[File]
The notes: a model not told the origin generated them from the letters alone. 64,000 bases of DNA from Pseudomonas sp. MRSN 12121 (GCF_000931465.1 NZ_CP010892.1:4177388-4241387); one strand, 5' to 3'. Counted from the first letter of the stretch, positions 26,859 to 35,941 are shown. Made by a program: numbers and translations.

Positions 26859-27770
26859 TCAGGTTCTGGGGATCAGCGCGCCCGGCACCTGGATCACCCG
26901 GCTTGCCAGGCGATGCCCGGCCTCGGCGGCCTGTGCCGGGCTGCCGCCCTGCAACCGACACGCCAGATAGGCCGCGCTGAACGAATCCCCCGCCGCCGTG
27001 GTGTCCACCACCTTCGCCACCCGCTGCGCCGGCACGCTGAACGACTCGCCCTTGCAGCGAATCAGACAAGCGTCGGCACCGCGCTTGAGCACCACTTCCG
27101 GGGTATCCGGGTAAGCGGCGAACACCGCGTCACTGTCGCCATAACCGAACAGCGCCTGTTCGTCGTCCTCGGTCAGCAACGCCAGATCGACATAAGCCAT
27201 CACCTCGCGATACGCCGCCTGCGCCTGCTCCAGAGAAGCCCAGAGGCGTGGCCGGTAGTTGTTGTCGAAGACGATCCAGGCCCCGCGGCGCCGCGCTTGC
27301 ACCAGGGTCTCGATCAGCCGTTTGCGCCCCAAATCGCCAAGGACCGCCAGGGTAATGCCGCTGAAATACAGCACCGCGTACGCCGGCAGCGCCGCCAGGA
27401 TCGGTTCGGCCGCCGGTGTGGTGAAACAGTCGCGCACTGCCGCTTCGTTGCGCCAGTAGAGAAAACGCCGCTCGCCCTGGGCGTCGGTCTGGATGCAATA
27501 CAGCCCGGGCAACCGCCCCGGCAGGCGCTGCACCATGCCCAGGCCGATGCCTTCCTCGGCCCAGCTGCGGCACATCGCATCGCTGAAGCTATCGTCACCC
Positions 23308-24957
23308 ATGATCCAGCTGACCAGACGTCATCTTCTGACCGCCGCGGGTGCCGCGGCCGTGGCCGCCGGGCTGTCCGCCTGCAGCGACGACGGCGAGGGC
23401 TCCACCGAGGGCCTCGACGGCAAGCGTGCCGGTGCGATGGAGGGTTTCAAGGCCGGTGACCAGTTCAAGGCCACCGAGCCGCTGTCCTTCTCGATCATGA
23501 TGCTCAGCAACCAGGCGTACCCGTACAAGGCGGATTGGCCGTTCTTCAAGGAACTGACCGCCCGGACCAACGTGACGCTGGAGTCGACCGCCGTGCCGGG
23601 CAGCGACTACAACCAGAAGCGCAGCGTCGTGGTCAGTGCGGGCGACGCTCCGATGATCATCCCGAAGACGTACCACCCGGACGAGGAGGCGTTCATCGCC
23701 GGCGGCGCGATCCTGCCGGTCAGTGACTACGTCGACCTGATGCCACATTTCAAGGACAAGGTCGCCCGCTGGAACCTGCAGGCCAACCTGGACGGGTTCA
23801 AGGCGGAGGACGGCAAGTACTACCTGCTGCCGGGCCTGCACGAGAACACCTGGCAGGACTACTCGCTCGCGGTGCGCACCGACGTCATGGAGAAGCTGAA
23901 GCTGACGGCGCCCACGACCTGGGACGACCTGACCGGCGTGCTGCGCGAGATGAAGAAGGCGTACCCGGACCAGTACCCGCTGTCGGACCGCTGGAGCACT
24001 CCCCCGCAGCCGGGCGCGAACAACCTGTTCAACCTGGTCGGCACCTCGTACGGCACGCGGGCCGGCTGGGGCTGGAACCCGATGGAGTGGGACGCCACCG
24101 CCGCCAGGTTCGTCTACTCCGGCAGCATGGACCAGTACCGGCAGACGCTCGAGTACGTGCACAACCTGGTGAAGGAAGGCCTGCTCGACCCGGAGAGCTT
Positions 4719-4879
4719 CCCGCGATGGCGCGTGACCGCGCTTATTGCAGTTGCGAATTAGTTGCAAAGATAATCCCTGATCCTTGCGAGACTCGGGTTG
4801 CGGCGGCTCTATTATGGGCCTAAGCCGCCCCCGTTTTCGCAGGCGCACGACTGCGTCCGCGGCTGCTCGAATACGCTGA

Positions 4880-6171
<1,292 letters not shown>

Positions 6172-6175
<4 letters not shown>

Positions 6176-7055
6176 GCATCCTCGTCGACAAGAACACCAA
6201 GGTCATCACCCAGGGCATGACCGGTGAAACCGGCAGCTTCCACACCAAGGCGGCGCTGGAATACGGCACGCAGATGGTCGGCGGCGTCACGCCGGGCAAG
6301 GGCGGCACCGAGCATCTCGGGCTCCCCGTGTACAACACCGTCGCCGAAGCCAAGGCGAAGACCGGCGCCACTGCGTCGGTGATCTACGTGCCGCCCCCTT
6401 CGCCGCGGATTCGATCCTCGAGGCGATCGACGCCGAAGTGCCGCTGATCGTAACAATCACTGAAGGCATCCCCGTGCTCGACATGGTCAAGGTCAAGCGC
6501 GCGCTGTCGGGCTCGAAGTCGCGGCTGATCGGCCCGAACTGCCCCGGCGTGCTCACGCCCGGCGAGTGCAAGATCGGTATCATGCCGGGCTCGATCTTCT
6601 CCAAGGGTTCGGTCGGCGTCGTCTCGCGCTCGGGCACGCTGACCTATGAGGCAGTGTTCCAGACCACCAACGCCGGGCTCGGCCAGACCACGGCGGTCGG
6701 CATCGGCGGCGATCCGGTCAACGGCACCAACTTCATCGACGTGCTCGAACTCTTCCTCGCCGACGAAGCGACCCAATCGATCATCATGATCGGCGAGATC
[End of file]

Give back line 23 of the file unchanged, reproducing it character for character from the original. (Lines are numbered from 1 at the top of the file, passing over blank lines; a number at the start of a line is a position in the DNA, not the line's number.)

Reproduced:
4801 CGGCGGCTCTATTATGGGCCTAAGCCGCCCCCGTTTTCGCAGGCGCACGACTGCGTCCGCGGCTGCTCGAATACGCTGA